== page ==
With Mr Bailey and Dr Williams, he quickly submitted the results of the research to the Lancet, which published them as a short letter on 7 July, 1990. The resulting international publicity was huge. The three researchers, along with Dr Stretton and Dr Leonard, were feted on both sides of the Atlantic. The New York Times proclaimed: ``Puzzle of sailor's death solved after 31 years: the answer is Aids.''
Dr Williams remembers well the day when the news story broke. He was on a fishing holiday in Scotland, driving across lonely moorland at about 7.45am listening to Radio 4's Today programme. He heard the late Brian Redhead talking about a young pathologist in Manchester who had performed an autopsy in 1959. "It was almost as if someone was speaking to me,'' Dr Williams recalls.
News of the "1959 sailor'' -people had not realised then that David Carr, as a national servicemen, was not a professional seaman - once again stirred intense interest in the United States. In particular, it intrigued a committee of scientists set up to investigate allegations in Rolling Stone magazine that Aids could have come about as a result of mass polio vaccination campaigns in the Belgian Congo between 1957 and 1960.
In March 1992, Rolling Stone had published an article written by the journalist Tom Curtis suggesting that the Aids virus might have been transmitted inadvertently from monkeys to humans because monkey cells were used to make the polio vaccine and it was understood that the simian immunodeficiency virus - SIV - was the most probable ancestor of HIV.
The theory that a polio vaccine was the route for SIV to enter the human population was intriguing yet the only evidence to support it was circumstantial. In December 1993, Rolling Stone had to print a "clarification'' of its earlier story at the behest of the Wistar Institute in Philadelphia, which had made the Congo vaccine, and the scientist responsible for developing it, Hilary Koprowski. The central reason for the apologetic statement was that the committee of scientists had taken the case of the Manchester seaman into account in its review of Rolling Stone's theory. The scientists -appointed by the Wistar Institute - said in their report: "[The Manchester man] had returned to England by the first half of 1957, before the Congo trial was begun. Therefore, it can be stated with almost complete certainty, that the large polio vaccine trial begun in 1957 in Congo was not the origin of Aids.'' A Wistar Institute press statement in October 1992 re- iterated the importance of the 1959 case: "The most conclusive evidence refuting the origin of Aids theory involves the earliest documented case of HIV-1 infection - a merchant marine [sic] who was symptomatic in 1958 and died of Aids in 1959 in Manchester, England. "While this man travelled abroad to northern Africa beginning in Continues on page 3
From page 2
1955, he had returned to England by the first half of 1957, before the Congo trial was begun.''
However, it was the tenacity of one member of this committee - David Ho, director of the Aaron Diamond Aids Research Centre in New York City and professor of medicine and microbiology at New York University School of Medicine - that has now cast grave doubts over the scientific validity of the case of the Manchester sailor.
Professor Ho contacted the Manchester researchers in 1992 to learn more about the man, who had subsequently been named in the Sunday Express.
Professor Ho asked for samples to perform PCR tests himself. Manchester University's Gerald Corbitt said that after the Lancet letter of 1990 he and Andrew Bailey had tried to sequence the genetic code of HIV but had only limited success.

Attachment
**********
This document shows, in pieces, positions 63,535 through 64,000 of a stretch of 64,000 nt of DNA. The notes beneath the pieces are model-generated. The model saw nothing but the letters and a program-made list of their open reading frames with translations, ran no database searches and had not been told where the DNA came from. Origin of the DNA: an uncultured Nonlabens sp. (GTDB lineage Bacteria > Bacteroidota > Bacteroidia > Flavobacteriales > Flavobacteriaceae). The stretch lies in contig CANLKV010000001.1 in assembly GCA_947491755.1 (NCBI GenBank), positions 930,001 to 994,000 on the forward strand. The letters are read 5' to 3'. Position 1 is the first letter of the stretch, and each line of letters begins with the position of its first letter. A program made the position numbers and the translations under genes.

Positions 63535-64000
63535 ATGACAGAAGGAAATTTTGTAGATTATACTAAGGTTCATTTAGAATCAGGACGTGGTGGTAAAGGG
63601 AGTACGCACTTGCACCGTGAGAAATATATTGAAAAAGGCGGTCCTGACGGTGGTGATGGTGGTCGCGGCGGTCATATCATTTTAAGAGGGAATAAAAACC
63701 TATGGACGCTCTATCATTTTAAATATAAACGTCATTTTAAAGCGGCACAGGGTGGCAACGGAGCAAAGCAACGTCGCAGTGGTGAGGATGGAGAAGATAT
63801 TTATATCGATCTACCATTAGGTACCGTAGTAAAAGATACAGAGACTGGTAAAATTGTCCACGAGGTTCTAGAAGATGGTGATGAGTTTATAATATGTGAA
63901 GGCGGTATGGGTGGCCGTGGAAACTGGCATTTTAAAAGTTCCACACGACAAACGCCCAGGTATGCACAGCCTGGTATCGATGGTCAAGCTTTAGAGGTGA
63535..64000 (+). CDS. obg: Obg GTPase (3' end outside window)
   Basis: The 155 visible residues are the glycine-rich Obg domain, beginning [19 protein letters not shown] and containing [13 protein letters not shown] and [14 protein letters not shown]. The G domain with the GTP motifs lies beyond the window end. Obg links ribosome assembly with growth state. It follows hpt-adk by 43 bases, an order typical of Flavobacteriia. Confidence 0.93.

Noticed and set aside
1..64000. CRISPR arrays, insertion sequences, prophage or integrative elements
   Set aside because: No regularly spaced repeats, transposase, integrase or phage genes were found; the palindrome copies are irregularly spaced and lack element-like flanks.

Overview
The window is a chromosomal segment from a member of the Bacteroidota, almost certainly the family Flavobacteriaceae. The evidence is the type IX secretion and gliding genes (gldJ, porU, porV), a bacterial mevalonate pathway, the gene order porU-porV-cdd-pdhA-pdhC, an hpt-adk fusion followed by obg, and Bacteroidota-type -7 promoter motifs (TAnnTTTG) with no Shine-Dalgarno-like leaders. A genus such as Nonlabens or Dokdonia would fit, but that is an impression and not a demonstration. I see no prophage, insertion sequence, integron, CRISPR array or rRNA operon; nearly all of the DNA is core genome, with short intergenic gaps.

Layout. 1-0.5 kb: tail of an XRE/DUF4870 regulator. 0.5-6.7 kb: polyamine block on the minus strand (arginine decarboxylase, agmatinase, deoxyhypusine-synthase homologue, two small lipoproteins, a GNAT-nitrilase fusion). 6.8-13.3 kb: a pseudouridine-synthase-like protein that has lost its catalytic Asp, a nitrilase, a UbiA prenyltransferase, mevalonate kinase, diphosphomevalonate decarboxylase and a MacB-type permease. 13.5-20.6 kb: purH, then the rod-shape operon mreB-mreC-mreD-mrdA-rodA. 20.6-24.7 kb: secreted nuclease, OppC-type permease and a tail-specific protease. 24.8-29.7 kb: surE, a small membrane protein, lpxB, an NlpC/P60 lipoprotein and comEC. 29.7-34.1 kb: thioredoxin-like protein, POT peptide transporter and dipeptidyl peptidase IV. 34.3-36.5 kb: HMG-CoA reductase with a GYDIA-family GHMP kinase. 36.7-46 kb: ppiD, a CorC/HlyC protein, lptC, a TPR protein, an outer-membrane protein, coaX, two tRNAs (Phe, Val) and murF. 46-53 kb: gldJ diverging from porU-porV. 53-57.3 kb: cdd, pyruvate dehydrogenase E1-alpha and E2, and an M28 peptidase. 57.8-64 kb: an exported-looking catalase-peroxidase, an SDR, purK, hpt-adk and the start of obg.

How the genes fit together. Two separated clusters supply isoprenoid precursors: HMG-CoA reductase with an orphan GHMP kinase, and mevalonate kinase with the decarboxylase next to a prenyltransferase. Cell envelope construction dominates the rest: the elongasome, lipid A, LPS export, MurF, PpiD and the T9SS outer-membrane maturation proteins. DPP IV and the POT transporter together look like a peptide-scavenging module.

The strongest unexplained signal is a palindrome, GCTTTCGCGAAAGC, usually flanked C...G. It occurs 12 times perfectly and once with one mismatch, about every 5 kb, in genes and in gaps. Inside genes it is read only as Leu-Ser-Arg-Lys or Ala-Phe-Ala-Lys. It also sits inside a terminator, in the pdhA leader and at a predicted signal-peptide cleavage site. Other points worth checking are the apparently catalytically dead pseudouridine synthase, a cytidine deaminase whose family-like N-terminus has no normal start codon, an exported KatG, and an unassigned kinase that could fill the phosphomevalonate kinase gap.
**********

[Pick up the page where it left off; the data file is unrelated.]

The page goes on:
They had managed to get a partial DNA sequence - enough to know it was HIV-1 and not the other major type of Aids virus, HIV-2 - but had recognised their limitations. "To be perfectly truthful, we are a hospital diagnostic laboratory and we were beginning to get out of our depth,'' Dr Corbitt said.
Professor Ho's lab, however, was a specialist Aids centre and was accustomed to performing difficult PCR tests and rapid genetic sequencing. Soon after being sent processed DNA from kidney tissue - which had been left over from the 1990 experiment - Professsor Ho was able to isolate the entire sequence of HIV ``with ease''.
He did this in 1993 and now had the complete virus, from one end of its genetic code to the other. He also found that this genetic sequence was identical to the partial sequence of Corbitt and Bailey - scientific confirmation that it was the same virus isolated earlier by the two Manchester virologists.
The sequence, however, began to puzzle Professor Ho following a discussion he had with Gerald Myers, director of the HIV Sequence Database at the US's Los Alamos National Laboratory, in New Mexico, and a world authority on the genetics of the virus. "Gerry told us his concerns about the possibility that it was a contaminant. All the calculations and analyses Gerry did suggested that it could be a contaminant . . . [The virus] did not make any sense based on everything he has known about them,'' Professor Ho said.
Dr Myers was well aware from nearly a decade's work on the Aids virus that it is one of the fastest evolving life-forms. Its speed of change is dramatic. He estimated the strains of HIV circulating in the world alter their DNA sequence by about 1 per cent per year. This would mean the "1959 virus'' - which presumably must have infected Carr years earlier - should have differed from 1990 strains by 30 per cent or more.
The essential problem Dr Myers had identified is that the virus supposedly dating back to 1959 was to all intents and purposes identical to strains of HIV circulating in North America and Europe in 1990. "You couldn't distinguish it from a 1990 virus,'' Professor Ho said. Dr Myers dismissed the 1959 virus as an "aberration''.
Further evidence suggested that if this was a 1990 contaminant, it was no ordinary contaminant. For a start, Professor Ho had identified "quasi- species'' of HIV in the initial samples sent from Manchester. This means the virus he had detected was present as swarms of slightly different forms, indicating it was a genuine HIV infection with multiple copies of actively replicating virus. It could not be a one-off contamination.